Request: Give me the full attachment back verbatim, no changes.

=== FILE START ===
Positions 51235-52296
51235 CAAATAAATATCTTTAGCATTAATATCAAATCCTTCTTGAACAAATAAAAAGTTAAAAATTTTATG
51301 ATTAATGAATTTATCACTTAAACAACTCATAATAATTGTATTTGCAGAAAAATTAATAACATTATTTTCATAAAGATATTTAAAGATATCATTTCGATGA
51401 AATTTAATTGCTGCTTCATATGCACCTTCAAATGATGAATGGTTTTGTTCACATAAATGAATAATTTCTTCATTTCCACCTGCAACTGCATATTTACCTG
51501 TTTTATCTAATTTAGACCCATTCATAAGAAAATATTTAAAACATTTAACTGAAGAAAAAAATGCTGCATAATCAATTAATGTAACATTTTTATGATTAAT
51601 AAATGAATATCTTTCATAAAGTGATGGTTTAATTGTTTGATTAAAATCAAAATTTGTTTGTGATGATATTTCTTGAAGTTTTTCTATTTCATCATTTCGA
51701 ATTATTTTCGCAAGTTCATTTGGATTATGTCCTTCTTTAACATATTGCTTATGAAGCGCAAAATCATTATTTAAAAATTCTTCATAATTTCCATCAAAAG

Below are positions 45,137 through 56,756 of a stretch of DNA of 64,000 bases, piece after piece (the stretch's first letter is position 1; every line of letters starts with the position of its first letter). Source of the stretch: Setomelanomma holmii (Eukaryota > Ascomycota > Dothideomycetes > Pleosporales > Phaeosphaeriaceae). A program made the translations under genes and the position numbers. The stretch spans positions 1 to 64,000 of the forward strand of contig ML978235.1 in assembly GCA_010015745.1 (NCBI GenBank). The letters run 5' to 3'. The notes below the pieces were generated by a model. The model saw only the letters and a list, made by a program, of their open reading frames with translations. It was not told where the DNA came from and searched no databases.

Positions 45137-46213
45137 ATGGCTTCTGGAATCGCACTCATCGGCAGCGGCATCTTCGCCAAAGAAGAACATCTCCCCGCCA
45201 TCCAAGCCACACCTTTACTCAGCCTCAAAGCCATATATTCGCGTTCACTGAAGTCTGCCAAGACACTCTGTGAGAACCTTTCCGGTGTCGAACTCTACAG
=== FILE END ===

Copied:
Positions 51235-52296
51235 CAAATAAATATCTTTAGCATTAATATCAAATCCTTCTTGAACAAATAAAAAGTTAAAAATTTTATG
51301 ATTAATGAATTTATCACTTAAACAACTCATAATAATTGTATTTGCAGAAAAATTAATAACATTATTTTCATAAAGATATTTAAAGATATCATTTCGATGA
51401 AATTTAATTGCTGCTTCATATGCACCTTCAAATGATGAATGGTTTTGTTCACATAAATGAATAATTTCTTCATTTCCACCTGCAACTGCATATTTACCTG
51501 TTTTATCTAATTTAGACCCATTCATAAGAAAATATTTAAAACATTTAACTGAAGAAAAAAATGCTGCATAATCAATTAATGTAACATTTTTATGATTAAT
51601 AAATGAATATCTTTCATAAAGTGATGGTTTAATTGTTTGATTAAAATCAAAATTTGTTTGTGATGATATTTCTTGAAGTTTTTCTATTTCATCATTTCGA
51701 ATTATTTTCGCAAGTTCATTTGGATTATGTCCTTCTTTAACATATTGCTTATGAAGCGCAAAATCATTATTTAAAAATTCTTCATAATTTCCATCAAAAG

Below are positions 45,137 through 56,756 of a stretch of DNA of 64,000 bases, piece after piece (the stretch's first letter is position 1; every line of letters starts with the position of its first letter). Source of the stretch: Setomelanomma holmii (Eukaryota > Ascomycota > Dothideomycetes > Pleosporales > Phaeosphaeriaceae). A program made the translations under genes and the position numbers. The stretch spans positions 1 to 64,000 of the forward strand of contig ML978235.1 in assembly GCA_010015745.1 (NCBI GenBank). The letters run 5' to 3'. The notes below the pieces were generated by a model. The model saw only the letters and a list, made by a program, of their open reading frames with translations. It was not told where the DNA came from and searched no databases.

Positions 45137-46213
45137 ATGGCTTCTGGAATCGCACTCATCGGCAGCGGCATCTTCGCCAAAGAAGAACATCTCCCCGCCA
45201 TCCAAGCCACACCTTTACTCAGCCTCAAAGCCATATATTCGCGTTCACTGAAGTCTGCCAAGACACTCTGTGAGAACCTTTCCGGTGTCGAACTCTACAG